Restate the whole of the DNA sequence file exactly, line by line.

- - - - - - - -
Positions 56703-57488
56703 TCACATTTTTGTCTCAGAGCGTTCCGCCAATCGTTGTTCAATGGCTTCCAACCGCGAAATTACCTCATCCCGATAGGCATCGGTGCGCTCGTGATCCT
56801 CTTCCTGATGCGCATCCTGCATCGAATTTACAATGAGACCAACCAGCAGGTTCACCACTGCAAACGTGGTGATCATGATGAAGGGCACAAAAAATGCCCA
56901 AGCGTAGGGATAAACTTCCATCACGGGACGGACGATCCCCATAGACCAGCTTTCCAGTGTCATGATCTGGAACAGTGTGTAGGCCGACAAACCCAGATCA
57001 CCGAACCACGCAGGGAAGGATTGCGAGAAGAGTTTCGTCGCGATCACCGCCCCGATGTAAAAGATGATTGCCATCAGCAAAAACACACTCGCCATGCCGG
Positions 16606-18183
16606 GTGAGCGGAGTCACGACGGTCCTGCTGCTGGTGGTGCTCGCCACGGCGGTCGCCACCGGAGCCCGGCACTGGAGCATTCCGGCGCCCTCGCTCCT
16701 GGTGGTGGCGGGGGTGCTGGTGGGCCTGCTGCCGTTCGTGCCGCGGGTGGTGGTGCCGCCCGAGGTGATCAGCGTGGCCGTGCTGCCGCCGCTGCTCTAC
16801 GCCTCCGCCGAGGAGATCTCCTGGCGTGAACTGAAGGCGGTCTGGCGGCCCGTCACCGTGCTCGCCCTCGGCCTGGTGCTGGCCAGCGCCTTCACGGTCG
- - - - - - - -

Positions 56703-57488
56703 TCACATTTTTGTCTCAGAGCGTTCCGCCAATCGTTGTTCAATGGCTTCCAACCGCGAAATTACCTCATCCCGATAGGCATCGGTGCGCTCGTGATCCT
56801 CTTCCTGATGCGCATCCTGCATCGAATTTACAATGAGACCAACCAGCAGGTTCACCACTGCAAACGTGGTGATCATGATGAAGGGCACAAAAAATGCCCA
56901 AGCGTAGGGATAAACTTCCATCACGGGACGGACGATCCCCATAGACCAGCTTTCCAGTGTCATGATCTGGAACAGTGTGTAGGCCGACAAACCCAGATCA
57001 CCGAACCACGCAGGGAAGGATTGCGAGAAGAGTTTCGTCGCGATCACCGCCCCGATGTAAAAGATGATTGCCATCAGCAAAAACACACTCGCCATGCCGG
Positions 16606-18183
16606 GTGAGCGGAGTCACGACGGTCCTGCTGCTGGTGGTGCTCGCCACGGCGGTCGCCACCGGAGCCCGGCACTGGAGCATTCCGGCGCCCTCGCTCCT
16701 GGTGGTGGCGGGGGTGCTGGTGGGCCTGCTGCCGTTCGTGCCGCGGGTGGTGGTGCCGCCCGAGGTGATCAGCGTGGCCGTGCTGCCGCCGCTGCTCTAC
16801 GCCTCCGCCGAGGAGATCTCCTGGCGTGAACTGAAGGCGGTCTGGCGGCCCGTCACCGTGCTCGCCCTCGGCCTGGTGCTGGCCAGCGCCTTCACGGTCG